Molex Inc’s earnings for the fourth quarter of fiscal 2013 missed the Zacks Consensus Estimate by 2 cents, or 6.8%. Earnings were impacted by weaker-than-expected revenue and a higher tax rate, helped by foreign exchange gains.
Molex reported revenue of $882.9 million, which was up 3.5% sequentially and 2.8% year over year, within the guidance range of 870-910 million (up 2-7% sequentially).
Both the Americas and Europe were up from the Mar quarter, with the Asia/Pacific remaining flat. Weaker-than-expected sales of mobile devices impacted sales in the region. The Americas region appears to be regaining strength with Europe showing signs of stabilization.
Revenue by End Market
The automotive market generated 21% of quarterly sales, making it the largest contributor. Segment revenue was up 6.2% sequentially and 22.4% year over year. The strength in the last quarter was driven by the Americas due to growing electronic content, increasing design wins and increasing automobile production. Asia also rebounded strongly from the seasonally softer Mar quarter. Europe was notably weak, partially offsetting the strength in the other two regions.
The increasing electronic content for safety systems, powertrain, infotainment and telematics in automobiles is a long-term positive because it expands the market for Molex’s connector technology. This and Molex’s exposure to China (where a large amount of auto manufacturing has shifted) are secular drivers of demand in this market.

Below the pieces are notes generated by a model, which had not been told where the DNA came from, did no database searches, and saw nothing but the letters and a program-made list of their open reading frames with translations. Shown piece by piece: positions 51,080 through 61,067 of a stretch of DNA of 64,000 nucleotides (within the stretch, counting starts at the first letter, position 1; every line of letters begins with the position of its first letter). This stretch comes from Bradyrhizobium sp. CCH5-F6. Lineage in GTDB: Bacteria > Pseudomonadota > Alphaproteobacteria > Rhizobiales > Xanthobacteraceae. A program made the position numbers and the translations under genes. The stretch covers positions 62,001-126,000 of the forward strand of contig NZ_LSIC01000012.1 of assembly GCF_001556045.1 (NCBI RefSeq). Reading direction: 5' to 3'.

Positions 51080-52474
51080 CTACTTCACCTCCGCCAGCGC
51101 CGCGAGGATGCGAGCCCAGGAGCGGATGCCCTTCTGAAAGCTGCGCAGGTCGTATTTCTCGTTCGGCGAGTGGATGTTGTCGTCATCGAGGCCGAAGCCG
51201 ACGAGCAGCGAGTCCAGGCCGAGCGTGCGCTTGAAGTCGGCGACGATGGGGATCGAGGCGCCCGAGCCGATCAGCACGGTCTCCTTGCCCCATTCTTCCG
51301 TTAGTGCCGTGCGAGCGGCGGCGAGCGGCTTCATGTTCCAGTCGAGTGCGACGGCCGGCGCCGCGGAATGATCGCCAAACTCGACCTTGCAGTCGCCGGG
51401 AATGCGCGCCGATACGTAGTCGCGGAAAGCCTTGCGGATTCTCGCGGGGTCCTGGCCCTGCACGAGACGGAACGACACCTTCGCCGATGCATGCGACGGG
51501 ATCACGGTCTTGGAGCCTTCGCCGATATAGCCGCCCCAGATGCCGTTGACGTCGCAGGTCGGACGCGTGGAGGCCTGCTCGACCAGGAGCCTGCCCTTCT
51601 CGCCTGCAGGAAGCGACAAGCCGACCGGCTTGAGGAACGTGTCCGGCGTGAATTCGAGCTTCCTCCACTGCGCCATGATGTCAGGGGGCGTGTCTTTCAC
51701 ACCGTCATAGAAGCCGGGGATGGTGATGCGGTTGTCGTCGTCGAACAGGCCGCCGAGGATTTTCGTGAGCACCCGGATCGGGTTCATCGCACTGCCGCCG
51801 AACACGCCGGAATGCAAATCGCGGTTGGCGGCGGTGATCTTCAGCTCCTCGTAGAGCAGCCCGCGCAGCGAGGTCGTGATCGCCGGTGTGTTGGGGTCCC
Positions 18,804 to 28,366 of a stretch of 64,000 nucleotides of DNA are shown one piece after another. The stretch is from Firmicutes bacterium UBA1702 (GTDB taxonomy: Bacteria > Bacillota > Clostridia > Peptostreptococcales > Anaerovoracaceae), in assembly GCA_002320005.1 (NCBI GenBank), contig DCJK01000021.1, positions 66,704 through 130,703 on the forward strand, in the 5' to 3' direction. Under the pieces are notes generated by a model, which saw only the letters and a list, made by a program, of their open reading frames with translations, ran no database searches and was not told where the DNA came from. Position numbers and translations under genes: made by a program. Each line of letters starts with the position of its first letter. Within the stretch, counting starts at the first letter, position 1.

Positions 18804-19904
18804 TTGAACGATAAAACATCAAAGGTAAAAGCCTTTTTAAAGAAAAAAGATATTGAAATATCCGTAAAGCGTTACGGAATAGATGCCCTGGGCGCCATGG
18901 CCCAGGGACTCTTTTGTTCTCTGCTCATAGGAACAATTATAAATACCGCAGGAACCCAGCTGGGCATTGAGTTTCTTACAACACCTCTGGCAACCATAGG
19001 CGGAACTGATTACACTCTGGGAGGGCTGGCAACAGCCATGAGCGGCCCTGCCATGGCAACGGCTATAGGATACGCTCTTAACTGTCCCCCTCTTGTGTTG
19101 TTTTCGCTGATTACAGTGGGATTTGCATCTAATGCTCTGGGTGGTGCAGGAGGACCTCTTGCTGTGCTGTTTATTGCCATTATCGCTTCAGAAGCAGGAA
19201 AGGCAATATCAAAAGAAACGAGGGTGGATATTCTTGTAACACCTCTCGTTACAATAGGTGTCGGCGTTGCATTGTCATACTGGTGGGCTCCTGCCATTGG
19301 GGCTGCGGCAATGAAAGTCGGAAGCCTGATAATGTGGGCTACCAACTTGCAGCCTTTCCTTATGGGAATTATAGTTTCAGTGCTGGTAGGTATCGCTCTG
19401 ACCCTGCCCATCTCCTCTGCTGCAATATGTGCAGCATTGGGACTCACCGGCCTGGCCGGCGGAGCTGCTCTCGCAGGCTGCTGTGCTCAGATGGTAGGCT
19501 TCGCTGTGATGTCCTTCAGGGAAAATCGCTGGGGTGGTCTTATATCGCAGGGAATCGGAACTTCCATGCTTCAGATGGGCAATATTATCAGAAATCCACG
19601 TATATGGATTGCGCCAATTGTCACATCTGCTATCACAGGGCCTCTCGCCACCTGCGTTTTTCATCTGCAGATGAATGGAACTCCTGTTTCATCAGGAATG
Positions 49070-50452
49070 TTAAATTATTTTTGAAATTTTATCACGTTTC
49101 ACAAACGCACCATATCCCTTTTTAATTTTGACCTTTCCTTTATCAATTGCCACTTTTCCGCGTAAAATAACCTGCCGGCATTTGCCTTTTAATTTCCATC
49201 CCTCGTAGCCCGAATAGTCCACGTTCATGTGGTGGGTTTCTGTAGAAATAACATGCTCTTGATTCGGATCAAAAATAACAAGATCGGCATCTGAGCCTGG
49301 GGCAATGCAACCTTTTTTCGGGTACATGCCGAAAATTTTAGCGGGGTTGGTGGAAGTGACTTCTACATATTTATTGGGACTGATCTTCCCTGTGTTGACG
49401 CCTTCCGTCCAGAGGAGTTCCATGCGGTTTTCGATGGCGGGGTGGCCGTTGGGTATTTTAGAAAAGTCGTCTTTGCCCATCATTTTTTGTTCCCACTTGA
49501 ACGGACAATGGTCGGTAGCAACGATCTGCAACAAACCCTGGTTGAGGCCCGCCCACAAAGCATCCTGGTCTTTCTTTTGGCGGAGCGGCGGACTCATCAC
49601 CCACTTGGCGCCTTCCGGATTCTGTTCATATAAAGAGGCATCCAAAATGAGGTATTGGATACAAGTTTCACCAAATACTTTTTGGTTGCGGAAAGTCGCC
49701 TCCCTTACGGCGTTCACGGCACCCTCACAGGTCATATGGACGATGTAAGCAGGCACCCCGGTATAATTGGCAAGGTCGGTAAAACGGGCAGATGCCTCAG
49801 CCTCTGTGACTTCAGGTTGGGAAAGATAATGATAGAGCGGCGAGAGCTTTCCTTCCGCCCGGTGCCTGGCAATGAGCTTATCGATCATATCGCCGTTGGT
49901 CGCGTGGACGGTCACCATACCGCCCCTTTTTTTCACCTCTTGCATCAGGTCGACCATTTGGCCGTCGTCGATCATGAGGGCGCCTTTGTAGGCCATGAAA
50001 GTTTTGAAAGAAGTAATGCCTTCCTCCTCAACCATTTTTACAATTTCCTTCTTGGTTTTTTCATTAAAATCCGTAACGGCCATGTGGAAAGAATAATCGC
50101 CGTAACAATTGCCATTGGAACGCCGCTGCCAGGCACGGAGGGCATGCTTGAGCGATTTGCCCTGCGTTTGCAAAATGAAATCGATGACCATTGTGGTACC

The Infotech market (18% revenue share) grew 11.3% sequentially, but remained 3.4% below the year-ago level. The weakness is of course because of the PC market, which remains a sore point not just for Molex, but also all the big technology companies such as Intel (INTC - Analyst Report) , Hewlett Packard (HPQ - Analyst Report) and Microsoft Corp (MSFT - Analyst Report) that remain dependent on it. Management stated that storage, peripheral devices and services drove results in the last quarter. The growth in cloud computing, increasing demand for storage and the aging computer infrastructure remains longer term drivers for this segment.
The mobile device market, at 15% of revenue, dropped to the third position. Management has taken all mobile device-related revenue (tablets, mobile phones, smart phones and others from other segments to form this segment). Accordingly, the end market presentation of revenue and orders for prior periods has been restated. This segment accounted for most of the weakness in the last quarter. Management stated that the smartphone segment remained strong and it was in the other areas that market saturation brought on some weakness. Antennas were a weak point in the last quarter. Segment revenues shrank 17.8% sequentially while growing 16.2% from last year.
Industrial accounted for 14% of revenue, up 10.3% sequentially and 1.3% from last year. The strength in the last quarter was quite broad-based across instrumentation, factory automation and transportation segments. Molex also saw improved order trends at distributors, which is a big positive considering that they account for 65% of the company’s industrial revenue. The business typically reflects global GDP growth rates.
Consumer Electronics grew 9.3% sequentially and dropped 17.1% year over year to 14% of revenue. Continued weakness in TVs, gaming and digital cameras (that are being impacted by increased demand for camera phones) were responsible for the softness.
Molex should do well longer-term, as its customers introduce new products targeting the BRIC countries, as well as Vietnam and Thailand, where growth is expected to be stronger than in other parts of the world. Higher disposable income and increased consumerism in developing countries are secular drivers of demand in this market.